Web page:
Praised across Scandinavia as a "literary masterpiece," "spellbinding," and "magnificent," Unquiet reflects on six taped conversations the author had with her father at the very end of his life.
He is a renowned Swedish filmmaker and has a plan for everything. She is his daughter, the youngest of nine children. Every summer, since she was a little girl, she visits him at his beloved stony house surrounded by woods, poppies, and the Baltic sea. Now that she's grown up and he's in his late eighties, he envisions a book about old age. He worries that he's losing his language, his memory, his mind. Growing old is hard work, he says. They will write it together. She will ask the questions. He will answer them.
When she finally comes to the island, bringing her tape recorder with her, old age has caught up with him in ways neither could have foreseen.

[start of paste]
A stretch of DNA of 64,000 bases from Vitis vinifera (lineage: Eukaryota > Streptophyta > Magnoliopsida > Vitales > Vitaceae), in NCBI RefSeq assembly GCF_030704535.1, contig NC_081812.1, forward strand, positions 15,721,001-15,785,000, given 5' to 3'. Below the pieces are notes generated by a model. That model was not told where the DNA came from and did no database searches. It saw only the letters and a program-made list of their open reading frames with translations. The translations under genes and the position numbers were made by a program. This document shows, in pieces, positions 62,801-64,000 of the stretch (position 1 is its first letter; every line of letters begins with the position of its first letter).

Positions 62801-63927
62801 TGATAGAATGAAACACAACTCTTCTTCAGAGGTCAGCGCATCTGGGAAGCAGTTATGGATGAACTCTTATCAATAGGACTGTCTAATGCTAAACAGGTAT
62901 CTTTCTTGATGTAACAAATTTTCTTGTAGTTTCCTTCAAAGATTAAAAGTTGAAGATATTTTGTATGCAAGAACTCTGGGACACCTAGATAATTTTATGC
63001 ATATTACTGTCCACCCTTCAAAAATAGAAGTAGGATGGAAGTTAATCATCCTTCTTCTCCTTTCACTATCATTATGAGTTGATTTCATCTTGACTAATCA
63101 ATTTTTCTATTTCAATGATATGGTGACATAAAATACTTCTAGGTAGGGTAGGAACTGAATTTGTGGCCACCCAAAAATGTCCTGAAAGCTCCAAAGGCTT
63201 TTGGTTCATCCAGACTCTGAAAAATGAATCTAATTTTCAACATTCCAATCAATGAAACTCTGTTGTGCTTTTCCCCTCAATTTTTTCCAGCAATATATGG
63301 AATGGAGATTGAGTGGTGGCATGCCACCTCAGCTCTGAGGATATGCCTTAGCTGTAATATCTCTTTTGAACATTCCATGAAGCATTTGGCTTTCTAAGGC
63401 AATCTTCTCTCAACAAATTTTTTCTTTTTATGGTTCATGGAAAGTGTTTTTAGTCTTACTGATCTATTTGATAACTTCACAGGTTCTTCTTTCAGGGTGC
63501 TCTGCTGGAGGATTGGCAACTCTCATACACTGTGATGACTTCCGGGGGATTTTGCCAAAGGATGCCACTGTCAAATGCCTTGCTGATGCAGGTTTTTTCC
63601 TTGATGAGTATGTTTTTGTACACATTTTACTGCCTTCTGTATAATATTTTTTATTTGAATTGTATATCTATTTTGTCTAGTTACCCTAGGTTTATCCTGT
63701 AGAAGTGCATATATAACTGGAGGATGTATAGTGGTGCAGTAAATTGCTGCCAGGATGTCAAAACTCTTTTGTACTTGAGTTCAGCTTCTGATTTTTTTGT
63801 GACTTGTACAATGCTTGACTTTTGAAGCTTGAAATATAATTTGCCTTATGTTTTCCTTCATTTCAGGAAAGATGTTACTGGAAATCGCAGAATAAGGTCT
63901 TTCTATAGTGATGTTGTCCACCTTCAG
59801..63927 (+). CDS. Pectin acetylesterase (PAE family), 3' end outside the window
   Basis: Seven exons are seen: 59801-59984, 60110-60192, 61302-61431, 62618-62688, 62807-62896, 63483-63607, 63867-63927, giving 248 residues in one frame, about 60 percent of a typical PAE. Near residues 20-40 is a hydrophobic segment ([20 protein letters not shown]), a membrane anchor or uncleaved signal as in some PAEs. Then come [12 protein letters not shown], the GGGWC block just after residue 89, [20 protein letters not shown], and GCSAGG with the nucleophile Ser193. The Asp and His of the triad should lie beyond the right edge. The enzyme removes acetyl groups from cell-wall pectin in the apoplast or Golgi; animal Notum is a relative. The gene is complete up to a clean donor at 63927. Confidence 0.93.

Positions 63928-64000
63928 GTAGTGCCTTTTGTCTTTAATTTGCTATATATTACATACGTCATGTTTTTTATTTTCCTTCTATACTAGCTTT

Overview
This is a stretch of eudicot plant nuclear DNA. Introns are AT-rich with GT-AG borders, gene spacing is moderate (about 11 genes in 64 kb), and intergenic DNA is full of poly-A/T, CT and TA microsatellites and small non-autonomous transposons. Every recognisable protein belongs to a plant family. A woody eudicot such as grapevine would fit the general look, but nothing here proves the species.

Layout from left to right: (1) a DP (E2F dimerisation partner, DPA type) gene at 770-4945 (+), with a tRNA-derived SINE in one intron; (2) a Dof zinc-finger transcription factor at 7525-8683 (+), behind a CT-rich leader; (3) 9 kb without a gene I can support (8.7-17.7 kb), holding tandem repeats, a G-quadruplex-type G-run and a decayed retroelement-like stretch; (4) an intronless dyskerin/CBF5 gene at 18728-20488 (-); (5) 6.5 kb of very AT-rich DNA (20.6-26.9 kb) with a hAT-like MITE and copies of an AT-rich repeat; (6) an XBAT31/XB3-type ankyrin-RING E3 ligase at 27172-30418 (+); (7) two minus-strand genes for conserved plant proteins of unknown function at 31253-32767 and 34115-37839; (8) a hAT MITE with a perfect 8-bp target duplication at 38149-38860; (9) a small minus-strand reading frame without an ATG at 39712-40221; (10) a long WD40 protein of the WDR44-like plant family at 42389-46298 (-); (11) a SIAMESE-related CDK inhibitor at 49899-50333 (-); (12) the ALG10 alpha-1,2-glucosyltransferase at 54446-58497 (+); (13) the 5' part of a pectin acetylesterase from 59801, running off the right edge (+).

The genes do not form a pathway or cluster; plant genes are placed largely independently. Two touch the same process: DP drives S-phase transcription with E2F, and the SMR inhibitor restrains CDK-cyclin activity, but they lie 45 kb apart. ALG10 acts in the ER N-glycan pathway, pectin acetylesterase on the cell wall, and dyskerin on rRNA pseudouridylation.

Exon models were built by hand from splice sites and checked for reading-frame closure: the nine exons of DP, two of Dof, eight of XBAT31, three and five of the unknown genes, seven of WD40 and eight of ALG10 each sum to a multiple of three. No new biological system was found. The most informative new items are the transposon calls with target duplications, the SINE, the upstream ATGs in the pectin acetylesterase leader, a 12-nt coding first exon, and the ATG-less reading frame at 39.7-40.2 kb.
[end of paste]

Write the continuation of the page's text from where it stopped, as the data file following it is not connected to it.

Unquiet follows the narrator as she unearths these taped conversations seven years later. Swept into memory, she reimagines the story of a father, a mother, and a girl—a child who can't wait to grow up and parents who would rather be children.
A heartbreaking and darkly funny depiction of the intricacies of family, Unquiet is an elegy of memory and loss, identity and art, growing up and growing old. Linn Ullmann nimbly blends memoir and fiction in her most inventive novel yet, weaving a luminous meditation on language, mourning, and the many narratives that make up a life.